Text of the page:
If you need any mechanical or electrical repairs go along to A1 Services on the next street in from the waterfront going east. If they can't fix what you need I doubt anyone else can. Ask for Lee, a rather mad Aussie (show me one that isn't) who is a whiz on engines and great company to enjoy a Sundowner with. Their machinist Zaki is a real artist who took one look at our generator water pump headache – we have been trying to get that fixed for over two years now - and half an hour later had it fixed to last a life time.
Security in the town is no different or better than any other place we have been. I would almost be willing to bet you are just as safe in Dili as New York, Paris, or Darwin. That said it is always wise to play it safe and avoid wondering off the main streets after dark.
As interesting as Dili is the real beauty of East Timor starts when you leave Dili. The scenery inland is nothing short of spectacular. We always found the rural people to be open and very friendly. There are several lovely, and inexpensive, inland tours you can take as well as visits to the more isolated mountain communities. Just remember it does get cold up in the mountains at night so take a jumper and long pants. One of our favorite places is the Bakhita center in Ermera district. The rural villages can be poor beyond belief. Villages build schools with local materials and staff them with local volunteers, but have almost no basic educational materials. Taking a selection of pencils, pens, erasers, and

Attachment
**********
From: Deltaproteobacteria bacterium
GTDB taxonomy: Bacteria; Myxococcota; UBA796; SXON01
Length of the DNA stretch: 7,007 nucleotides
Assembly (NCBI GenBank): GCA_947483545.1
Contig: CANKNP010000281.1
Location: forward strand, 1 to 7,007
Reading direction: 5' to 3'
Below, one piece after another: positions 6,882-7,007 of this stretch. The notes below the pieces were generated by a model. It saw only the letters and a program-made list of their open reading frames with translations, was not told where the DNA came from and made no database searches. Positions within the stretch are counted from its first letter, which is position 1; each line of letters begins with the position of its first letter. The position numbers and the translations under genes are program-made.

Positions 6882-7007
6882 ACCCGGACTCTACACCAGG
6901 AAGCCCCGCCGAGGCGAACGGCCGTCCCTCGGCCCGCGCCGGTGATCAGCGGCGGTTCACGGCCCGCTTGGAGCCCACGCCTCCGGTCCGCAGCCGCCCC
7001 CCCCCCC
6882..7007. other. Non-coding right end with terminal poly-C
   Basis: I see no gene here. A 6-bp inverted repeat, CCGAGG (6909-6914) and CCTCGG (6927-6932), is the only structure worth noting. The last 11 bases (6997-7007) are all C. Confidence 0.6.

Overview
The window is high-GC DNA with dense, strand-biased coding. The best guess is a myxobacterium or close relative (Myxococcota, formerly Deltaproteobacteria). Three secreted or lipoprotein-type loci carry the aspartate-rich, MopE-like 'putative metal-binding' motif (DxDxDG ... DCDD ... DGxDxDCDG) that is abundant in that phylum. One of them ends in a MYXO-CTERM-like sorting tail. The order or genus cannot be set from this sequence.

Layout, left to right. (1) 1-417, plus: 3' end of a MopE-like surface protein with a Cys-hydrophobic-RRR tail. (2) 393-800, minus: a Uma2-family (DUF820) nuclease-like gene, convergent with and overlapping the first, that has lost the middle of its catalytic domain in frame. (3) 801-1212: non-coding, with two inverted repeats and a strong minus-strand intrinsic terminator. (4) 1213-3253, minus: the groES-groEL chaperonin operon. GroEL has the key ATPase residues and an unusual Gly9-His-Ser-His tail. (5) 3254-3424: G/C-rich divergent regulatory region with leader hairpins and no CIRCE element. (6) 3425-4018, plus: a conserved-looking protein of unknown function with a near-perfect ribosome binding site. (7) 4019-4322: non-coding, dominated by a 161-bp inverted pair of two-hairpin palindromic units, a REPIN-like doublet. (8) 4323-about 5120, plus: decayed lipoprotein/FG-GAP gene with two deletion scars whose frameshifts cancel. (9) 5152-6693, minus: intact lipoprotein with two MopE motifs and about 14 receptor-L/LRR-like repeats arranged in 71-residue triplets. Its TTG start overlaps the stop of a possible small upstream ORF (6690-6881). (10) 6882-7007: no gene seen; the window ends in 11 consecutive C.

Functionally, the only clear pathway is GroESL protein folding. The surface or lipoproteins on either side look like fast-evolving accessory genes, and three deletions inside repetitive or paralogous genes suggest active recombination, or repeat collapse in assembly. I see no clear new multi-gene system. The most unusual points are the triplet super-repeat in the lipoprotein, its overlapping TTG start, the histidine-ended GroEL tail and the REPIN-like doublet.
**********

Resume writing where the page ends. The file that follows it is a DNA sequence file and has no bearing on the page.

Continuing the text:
The real beauty of East Timor starts when you leave Dili for the mountains.exercise books along with any other basic educational materials for these schools will be a great help to the community and a wonderful way to make new friends who will take great pride in introducing you to their community.
The scenery inland is nothing short of spectacular
Educational materials are smaller for stowing on board and valued much more than old clothes by these communities. Always make sure you deliver your donation directly to the village teacher rather than 3rd parties who might forget to pass them on.
If you are planning a trip to East Timor, or the small islands of eastern Indonesia, and would like to combine it with your own mission of mercy contact Vega through our website at www.sailvega.com. We have years of experience delivering educational and medical supplies to these isolated communities and will be more than happy to advise you on what to take and even who to deliver it to. We can also recommend some wonderful out of the way islands to stop over at, advise on the anchorages, and even suggest people to meet.